On the phishing websites, users who have been tricked into thinking that they are purchasing official tickets are asked to enter their bank card details or transfer money through the payment gateway provided on the website. Scammers will either receive the funds from the transaction, or in some cases, they steal the bank card details of the user, who will not receive any tickets.

On the fake social media pages, users are diverted to chats with the scammers in WhatsApp or Facebook Messenger. The scammers ask users for their personal information and pressure them to transfer money for fake tickets.

Scammers also created roughly 40 fake applications in the Google Play Store that are available for download. These applications promise users access to tickets from the games. The applications utilize the FIFA World Cup 2022 brand to confuse users and get them to download the fake application.

In the app, users are prompted to enter their personal information, and when they attempt to purchase what they believe to be tickets for the games, the scammers can either harvest the victims’ bank card credentials or, in some cases, the victims are asked to transfer money directly.

Off the bench

Scammers also had those looking to find work at the World Cup in their sights. Group-IB identified 5 scam websites with keywords such as “job” and “Qatar”, and then utilized the official tournament logo as a means of building credibility in the eyes of internet users. The threat actors also created more than 30 pages on social networks to promote links to their scam pages.

This scam campaign is a ploy to steal victims’ personal data, including their full name, country, phone number, and information about their education. Group-IB believes that this data may be used in future social engineering attacks to steal money or bank card details from victims.

Surveying the field

In another scam scheme, threat actors leveraged not only the likeness of the FIFA World Cup 2022 in Qatar, as a leading Qatari petrochemical company was also impersonated. In total, Group-IB identified and analyzed more than 16,000 fake surveys impersonating several large brands, including thousands that used the branding of the FIFA World Cup in Qatar. In this instance, the scammers created fake forms promising those who complete the survey a FIFA World Cup celebration gift from the petrochemical company as a ploy to steal personal data from potential victims.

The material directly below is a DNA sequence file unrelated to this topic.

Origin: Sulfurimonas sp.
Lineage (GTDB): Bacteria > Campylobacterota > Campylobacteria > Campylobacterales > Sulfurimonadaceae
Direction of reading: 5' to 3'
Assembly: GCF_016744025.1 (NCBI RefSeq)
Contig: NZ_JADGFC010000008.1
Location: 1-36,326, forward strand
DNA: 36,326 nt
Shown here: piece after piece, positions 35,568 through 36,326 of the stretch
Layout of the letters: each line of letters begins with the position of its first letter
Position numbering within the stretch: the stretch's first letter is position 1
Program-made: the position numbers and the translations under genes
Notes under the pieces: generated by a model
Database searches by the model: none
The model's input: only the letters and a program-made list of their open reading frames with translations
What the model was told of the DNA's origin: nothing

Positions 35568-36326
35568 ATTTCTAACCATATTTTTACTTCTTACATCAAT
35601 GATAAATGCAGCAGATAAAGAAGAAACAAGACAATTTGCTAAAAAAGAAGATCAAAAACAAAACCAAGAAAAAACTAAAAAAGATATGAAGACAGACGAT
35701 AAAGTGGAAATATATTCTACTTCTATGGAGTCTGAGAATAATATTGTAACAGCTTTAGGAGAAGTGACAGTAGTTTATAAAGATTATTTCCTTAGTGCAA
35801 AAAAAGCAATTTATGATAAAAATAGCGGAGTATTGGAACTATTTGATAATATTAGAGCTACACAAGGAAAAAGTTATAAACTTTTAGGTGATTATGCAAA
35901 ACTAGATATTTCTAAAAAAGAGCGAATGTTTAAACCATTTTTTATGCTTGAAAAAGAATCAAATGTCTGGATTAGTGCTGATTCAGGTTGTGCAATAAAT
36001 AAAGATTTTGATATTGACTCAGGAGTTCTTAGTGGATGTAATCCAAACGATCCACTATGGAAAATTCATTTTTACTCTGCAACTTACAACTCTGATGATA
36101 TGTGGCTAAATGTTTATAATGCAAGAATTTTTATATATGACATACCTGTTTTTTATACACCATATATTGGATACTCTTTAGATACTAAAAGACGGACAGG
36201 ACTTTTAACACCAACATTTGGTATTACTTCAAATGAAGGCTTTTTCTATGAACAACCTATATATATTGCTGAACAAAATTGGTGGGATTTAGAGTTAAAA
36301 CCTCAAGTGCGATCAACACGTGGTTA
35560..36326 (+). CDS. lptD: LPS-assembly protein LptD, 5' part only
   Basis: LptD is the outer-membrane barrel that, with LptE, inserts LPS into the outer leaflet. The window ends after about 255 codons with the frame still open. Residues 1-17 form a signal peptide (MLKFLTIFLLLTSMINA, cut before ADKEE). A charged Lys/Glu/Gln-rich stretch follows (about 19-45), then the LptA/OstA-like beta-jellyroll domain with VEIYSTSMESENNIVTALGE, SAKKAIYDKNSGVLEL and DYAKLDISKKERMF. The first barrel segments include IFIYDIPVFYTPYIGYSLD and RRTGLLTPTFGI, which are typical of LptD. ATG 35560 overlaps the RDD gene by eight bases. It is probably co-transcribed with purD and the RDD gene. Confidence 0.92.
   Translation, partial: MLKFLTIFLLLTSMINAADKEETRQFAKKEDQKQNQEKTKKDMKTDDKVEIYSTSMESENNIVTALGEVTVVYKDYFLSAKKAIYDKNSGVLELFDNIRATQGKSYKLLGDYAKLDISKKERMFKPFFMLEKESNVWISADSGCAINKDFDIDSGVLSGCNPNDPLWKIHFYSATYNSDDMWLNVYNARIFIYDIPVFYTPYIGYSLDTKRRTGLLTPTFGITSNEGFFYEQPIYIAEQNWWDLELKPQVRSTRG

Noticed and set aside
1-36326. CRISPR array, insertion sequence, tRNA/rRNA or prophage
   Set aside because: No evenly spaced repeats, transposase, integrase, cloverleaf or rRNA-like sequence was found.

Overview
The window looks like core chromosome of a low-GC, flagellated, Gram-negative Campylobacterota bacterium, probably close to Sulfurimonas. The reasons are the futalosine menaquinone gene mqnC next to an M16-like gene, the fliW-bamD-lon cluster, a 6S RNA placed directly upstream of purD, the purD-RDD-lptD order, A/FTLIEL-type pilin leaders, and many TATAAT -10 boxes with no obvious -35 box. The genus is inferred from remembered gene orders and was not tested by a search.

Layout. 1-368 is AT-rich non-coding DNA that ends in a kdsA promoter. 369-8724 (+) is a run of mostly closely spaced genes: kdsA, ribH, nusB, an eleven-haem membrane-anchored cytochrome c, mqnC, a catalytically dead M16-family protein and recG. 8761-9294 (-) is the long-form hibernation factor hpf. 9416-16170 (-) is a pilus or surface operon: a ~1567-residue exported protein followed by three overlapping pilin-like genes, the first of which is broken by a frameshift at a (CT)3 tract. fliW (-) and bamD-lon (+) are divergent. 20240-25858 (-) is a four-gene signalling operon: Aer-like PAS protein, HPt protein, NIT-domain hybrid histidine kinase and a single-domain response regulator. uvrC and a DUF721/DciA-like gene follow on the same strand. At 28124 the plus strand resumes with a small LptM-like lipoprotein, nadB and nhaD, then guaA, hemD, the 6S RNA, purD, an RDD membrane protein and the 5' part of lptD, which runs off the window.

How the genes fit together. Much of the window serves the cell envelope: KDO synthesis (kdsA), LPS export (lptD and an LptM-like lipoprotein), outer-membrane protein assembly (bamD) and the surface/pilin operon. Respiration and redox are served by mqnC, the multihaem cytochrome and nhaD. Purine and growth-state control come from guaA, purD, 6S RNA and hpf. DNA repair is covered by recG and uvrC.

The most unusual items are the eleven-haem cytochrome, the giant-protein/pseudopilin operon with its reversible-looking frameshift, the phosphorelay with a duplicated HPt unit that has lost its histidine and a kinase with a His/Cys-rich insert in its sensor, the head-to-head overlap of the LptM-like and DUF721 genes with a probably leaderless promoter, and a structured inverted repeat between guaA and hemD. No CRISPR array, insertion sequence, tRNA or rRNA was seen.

Those who fill out the survey are asked for their personal information, including full name, email, home address, and phone number to receive what they think will be a prize. After doing this, users are also asked to share the link to the scam site via WhatsApp to 5-10 groups or 20-30 contacts.

In line with Group-IB’s zero-tolerance policy towards cybercrime, CERT-GIB and the Group-IB Digital Risk Protection team will continue to monitor the development of scams targeting fans of the FIFA World Cup 2022 in Qatar and share its research with INTERPOL and Q-CERT to aid any mitigation efforts.

“Threat actors have a track record of trying to cash in on major events, especially those in the sporting world. The aim of this research was to raise awareness of the multiple different types of scams that users may be confronted with throughout the World Cup, and we urge internet users to be on high alert and double check any domain that they encounter on social media or through messengers,”

To protect themselves from the attacks of scammers throughout the event, users should be extra vigilant and double check that they are accessing official tournament websites and social media pages before making contact and entering any personal or payment details. Users should also be cautious when following links that allegedly lead to the website of a specific company and check the URL, as scammers frequently use domain names that look similar to existing brand names in order to trick internet users into submitting sensitive data.


Source: Group-ib